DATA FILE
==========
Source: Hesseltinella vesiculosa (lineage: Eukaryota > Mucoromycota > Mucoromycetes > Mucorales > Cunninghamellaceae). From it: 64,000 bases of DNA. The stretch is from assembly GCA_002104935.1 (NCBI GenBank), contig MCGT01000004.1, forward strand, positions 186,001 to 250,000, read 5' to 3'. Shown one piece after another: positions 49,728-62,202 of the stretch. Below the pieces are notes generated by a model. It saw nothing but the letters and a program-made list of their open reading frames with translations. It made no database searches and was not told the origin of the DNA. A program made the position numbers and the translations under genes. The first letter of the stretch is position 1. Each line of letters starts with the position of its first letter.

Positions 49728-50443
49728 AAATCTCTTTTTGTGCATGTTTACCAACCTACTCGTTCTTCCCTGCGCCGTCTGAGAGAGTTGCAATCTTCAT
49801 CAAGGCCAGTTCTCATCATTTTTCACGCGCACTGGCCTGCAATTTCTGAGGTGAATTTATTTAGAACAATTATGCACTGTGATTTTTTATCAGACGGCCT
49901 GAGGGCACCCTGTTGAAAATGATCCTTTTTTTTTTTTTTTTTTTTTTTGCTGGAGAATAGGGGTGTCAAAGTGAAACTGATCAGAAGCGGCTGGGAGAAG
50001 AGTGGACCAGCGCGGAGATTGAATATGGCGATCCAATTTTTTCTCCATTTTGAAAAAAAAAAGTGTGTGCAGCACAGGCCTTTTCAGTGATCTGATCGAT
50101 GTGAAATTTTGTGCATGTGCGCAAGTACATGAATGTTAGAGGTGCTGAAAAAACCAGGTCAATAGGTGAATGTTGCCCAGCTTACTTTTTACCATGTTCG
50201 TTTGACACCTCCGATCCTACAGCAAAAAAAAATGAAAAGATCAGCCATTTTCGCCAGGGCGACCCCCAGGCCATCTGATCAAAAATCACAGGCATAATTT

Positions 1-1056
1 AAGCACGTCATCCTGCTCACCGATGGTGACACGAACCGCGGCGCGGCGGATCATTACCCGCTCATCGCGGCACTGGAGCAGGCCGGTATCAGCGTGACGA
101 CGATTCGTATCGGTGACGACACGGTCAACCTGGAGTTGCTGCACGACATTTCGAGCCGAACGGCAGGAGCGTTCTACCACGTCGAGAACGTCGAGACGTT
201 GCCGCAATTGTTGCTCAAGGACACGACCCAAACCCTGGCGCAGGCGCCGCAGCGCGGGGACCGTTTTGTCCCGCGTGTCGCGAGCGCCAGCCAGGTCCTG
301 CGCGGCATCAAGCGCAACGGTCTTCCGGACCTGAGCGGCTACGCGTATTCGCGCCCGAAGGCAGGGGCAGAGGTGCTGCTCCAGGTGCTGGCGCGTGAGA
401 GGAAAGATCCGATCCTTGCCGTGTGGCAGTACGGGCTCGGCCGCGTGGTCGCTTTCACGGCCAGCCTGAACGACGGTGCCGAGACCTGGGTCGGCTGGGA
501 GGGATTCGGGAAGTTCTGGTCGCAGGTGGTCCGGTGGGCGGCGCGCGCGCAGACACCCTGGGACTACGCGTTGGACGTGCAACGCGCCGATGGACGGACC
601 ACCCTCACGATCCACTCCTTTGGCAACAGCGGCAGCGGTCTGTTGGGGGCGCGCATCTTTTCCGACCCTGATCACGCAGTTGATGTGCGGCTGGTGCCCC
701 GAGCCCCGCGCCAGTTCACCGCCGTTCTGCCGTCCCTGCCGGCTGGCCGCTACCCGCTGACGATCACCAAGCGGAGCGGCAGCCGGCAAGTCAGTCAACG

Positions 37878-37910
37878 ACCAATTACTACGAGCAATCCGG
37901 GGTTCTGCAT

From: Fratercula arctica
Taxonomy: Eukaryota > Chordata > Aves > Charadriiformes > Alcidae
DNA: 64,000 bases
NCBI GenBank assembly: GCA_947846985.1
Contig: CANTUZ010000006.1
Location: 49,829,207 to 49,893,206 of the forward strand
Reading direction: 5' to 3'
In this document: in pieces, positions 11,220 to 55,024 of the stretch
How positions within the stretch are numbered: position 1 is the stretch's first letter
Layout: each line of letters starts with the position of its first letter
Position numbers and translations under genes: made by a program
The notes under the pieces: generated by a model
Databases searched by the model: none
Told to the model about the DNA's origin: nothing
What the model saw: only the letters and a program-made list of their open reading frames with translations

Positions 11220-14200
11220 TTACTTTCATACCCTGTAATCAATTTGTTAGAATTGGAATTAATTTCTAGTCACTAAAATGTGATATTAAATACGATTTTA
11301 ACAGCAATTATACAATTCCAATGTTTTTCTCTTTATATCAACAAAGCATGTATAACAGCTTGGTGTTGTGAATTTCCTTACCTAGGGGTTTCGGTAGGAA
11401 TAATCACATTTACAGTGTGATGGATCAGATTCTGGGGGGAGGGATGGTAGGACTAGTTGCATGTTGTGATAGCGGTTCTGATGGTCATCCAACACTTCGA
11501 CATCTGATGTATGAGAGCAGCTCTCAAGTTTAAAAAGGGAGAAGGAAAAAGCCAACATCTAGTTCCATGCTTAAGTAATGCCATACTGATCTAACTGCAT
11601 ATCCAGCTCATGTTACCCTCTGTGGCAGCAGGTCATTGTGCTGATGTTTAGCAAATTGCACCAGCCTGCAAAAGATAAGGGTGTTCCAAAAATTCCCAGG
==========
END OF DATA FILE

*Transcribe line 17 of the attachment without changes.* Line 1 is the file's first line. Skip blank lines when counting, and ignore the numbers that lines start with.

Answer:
701 GAGCCCCGCGCCAGTTCACCGCCGTTCTGCCGTCCCTGCCGGCTGGCCGCTACCCGCTGACGATCACCAAGCGGAGCGGCAGCCGGCAAGTCAGTCAACG